Yet the assertion remains. When arguing from a Leftist perspective, simple assertion is enough to prove anything.
Strømmen writes that “Anders Behring Breivik, regardless of how lonely he was in his actions, was not alone in his attitudes. The lone wolf comes from a pack. “Despite the peculiarities, Behring Breivik was not an ideological loner. He represents a trend that has emerged in recent years on the internet, the CounterJihad environment with a potential for violence. “This is a pack that can come from several wolves,” warns Strømmen.
This is where we enter utter fantasy. The lefties have no one but Breivik that fills their need for a grand conspiracy, so they wave a rhetorical wand and conjure the violent “pack” into existence.
Facts aren’t necessary. No evidence is required. Simple assertion will always suffice.
Now comes Mr. Strømmen’s prescription for a solution: the suppression of free speech. Not his, of course, but the speech of those who express “hate propaganda”:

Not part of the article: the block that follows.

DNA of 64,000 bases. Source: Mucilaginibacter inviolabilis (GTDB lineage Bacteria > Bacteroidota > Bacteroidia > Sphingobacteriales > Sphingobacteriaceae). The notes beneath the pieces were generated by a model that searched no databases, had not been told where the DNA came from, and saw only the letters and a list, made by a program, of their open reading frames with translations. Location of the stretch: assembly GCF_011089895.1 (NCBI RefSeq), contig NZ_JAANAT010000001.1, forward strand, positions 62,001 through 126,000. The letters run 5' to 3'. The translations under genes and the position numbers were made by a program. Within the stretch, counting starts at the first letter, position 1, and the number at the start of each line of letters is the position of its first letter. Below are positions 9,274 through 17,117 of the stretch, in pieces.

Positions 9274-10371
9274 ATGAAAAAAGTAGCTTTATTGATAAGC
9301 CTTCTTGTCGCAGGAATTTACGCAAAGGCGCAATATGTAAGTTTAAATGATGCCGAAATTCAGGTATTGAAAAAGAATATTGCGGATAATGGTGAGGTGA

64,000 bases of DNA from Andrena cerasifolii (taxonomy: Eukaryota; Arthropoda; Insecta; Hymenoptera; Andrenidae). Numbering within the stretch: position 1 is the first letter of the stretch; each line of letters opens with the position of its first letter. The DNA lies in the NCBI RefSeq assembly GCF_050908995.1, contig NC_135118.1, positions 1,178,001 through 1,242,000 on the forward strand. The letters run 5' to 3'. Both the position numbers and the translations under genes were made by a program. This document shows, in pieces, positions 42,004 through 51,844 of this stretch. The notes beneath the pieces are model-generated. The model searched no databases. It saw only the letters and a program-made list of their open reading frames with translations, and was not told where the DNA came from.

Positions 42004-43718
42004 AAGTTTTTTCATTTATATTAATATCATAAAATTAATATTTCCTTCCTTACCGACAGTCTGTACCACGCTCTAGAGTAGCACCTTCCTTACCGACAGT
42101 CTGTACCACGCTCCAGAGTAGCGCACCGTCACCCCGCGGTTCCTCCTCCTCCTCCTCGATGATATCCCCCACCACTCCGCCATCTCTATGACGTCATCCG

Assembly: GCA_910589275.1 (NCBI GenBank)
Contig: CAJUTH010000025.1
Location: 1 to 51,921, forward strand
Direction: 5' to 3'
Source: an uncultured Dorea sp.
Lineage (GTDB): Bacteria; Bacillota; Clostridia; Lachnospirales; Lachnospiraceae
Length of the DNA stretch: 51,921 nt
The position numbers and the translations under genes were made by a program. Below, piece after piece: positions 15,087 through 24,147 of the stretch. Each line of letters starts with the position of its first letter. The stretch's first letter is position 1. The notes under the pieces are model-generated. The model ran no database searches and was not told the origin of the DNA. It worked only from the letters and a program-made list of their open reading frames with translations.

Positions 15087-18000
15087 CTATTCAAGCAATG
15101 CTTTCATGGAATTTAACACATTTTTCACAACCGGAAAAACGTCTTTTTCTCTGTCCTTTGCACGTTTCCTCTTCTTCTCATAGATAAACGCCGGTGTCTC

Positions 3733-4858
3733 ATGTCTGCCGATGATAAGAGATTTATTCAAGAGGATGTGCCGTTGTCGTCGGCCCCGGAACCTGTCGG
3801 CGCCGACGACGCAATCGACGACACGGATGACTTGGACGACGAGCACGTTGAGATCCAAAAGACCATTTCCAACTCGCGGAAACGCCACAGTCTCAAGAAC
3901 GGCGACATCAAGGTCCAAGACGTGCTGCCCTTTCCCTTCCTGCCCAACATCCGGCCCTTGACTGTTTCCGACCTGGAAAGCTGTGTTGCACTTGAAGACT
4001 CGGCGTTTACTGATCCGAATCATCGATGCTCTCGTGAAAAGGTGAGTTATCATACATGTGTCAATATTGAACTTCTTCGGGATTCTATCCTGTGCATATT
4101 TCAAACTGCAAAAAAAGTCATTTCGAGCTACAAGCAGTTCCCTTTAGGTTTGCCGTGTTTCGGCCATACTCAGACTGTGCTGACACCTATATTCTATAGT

Strømmen sees an Internet world contributing to radicalization. creating a breeding ground for hatred and violence. What can we do? he asks. And he tries to give an answer, but it is not obvious. These are difficult trade-offs between words and actions, between freedom of expression and stopping hate propaganda. It is “not just a question of what we can do, but also a question of what we actually want to do,” he writes. The author believes that we must keep these groups under closer scrutiny. We must make the climate uncomfortable for extremist material on the Internet and strengthen the self-regulation of online communities.
And who will determine what is hate propaganda, and what is cogent political analysis?
One assumes that the author envisions himself as sitting on a citizens’ board charged with overseeing the criteria for acceptable political discourse.
He acknowledges that writing an opinion is not the same as taking action — but…